| Sat Apr. 7, 2007 2:39 PM EDT

Ten of the world's greatest natural wonders face destruction if the climate continues to warm at the current rate. The endangered wonders, warns the World Wildlife Fund, include the Amazon, Great Barrier Reef and other coral reefs, Chihuahua Desert in Mexico and the US, hawksbill turtles in the Caribbean, Valdivian temperate rainforests in Chile, tigers and people in the Indian Sundarbans, Upper Yangtze River in China, wild salmon in the Bering Sea, melting glaciers in the Himalayas, and East African coastal forests. "From turtles to tigers, from the desert of Chihuahua to the great Amazon – all these wonders of nature are at risk from warming temperatures," says Dr Lara Hansen, Chief Scientist of WWF's Global Climate Change Programme. "While adaptation to changing climate can save some, only drastic action by governments to reduce emissions can hope to stop their complete destruction." --Julia Whitty

Good Behavior, Religiousness May Be Genetic

| Sat Apr. 7, 2007 2:25 PM EDT

A new study shows that selfless and social behavior is not a product of religious environment. After studying the behavior of adult twins, researchers found that, while altruistic behavior and religiousness tend to appear together, the correlation is due to both environmental and genetic factors. The Journal of Personality, via Blackwell Publishing, reports that the popular idea that religious individuals are more social and giving because of behavioral mandates set for them is incorrect. According to study author Laura Koenig, religiousness occurs beside altruistic behaviors because there are genes that predispose them to it. "There is, of course, no specific gene for religiousness, but individuals do have biological predispositions to behave in certain ways," says Koenig. --Julia Whitty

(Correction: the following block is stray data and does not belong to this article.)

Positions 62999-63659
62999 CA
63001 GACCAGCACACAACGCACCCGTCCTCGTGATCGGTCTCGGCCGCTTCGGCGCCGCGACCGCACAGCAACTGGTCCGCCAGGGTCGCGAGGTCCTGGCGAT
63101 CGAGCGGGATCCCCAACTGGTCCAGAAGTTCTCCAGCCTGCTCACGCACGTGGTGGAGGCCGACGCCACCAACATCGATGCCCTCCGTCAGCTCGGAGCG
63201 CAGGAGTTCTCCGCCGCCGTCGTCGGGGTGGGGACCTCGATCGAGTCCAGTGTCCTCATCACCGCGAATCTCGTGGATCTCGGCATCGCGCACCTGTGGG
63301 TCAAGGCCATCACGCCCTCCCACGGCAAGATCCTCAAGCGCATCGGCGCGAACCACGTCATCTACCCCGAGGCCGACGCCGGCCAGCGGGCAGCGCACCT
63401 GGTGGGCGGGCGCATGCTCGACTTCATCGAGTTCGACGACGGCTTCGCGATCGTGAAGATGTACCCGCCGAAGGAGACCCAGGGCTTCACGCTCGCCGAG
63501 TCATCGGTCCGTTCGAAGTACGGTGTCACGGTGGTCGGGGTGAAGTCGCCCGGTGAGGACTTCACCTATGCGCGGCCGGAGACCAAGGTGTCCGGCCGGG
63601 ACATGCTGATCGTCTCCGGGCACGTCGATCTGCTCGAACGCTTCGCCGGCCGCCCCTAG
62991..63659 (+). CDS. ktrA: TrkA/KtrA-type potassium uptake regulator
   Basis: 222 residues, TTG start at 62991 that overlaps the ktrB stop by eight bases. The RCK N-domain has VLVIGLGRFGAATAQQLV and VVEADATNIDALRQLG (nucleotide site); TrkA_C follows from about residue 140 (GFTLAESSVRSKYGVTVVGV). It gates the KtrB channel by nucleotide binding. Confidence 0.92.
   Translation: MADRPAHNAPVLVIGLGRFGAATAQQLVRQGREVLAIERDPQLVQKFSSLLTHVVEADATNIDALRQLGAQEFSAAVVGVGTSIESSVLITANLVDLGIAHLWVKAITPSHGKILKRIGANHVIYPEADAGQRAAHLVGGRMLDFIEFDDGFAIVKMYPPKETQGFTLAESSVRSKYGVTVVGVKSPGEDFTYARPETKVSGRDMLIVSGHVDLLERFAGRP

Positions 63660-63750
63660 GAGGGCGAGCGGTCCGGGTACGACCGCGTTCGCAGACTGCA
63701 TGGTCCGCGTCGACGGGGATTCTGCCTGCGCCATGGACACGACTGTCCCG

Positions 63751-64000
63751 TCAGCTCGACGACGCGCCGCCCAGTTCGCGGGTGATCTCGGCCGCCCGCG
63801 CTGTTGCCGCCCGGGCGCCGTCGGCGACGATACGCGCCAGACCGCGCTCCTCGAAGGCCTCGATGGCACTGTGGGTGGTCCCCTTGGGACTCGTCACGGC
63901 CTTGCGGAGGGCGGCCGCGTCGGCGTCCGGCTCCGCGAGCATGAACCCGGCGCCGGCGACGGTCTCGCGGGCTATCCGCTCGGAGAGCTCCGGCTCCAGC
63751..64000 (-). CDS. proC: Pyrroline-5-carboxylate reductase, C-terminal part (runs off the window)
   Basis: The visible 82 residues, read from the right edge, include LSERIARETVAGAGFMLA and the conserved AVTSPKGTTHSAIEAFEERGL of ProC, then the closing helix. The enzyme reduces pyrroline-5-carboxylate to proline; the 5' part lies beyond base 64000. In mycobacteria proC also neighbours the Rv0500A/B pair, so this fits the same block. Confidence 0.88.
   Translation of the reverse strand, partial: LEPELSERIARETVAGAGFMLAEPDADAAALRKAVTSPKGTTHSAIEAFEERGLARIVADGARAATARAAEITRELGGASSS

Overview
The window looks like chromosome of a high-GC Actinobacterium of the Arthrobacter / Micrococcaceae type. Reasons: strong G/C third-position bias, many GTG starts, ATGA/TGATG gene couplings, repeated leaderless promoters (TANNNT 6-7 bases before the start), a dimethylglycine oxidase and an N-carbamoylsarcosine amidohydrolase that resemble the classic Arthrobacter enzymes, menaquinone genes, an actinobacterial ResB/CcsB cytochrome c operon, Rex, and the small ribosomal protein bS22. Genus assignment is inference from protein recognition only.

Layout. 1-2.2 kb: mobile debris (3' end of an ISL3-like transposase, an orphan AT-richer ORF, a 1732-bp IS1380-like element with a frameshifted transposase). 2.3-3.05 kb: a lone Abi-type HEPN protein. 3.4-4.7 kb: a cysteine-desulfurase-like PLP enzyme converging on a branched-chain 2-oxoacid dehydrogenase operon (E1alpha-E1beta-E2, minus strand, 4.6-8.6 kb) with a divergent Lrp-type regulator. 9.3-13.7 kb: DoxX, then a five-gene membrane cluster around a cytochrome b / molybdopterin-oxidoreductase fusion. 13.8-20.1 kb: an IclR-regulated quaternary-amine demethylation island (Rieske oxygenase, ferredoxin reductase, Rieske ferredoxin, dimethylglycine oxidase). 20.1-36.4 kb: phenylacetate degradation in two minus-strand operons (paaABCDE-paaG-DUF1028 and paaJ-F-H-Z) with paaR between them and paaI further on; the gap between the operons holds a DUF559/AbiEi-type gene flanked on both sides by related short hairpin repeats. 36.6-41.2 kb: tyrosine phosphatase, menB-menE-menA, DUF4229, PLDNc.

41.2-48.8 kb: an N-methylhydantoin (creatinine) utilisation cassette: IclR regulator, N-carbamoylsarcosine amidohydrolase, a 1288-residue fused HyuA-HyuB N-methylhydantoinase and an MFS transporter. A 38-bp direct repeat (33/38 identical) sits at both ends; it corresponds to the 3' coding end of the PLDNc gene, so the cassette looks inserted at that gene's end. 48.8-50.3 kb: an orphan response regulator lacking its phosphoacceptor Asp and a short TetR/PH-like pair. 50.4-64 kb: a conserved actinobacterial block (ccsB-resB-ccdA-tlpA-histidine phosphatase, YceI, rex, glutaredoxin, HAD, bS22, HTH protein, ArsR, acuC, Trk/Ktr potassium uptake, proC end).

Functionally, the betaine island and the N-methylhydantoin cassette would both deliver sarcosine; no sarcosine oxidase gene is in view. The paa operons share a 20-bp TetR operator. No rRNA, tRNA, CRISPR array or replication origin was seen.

Weird Weather Watch: Apocalypse, Soon

| Fri Apr. 6, 2007 8:23 PM EDT

The Los Angeles Times reports that the same U.N. body that released the sense-knocking report in January, released a second part of the study, which enumerates the likely consequences of global warming, if it continues at its current pace.

Not good news, people. Not at all:

North America can expect more hurricanes, floods, droughts, heat waves and wildfires, the report said, and the coasts will be flooded by rising sea levels. Crop production will increase initially as the growing season gets longer, but climbing temperatures and water shortages will ultimately lead to sharp reductions...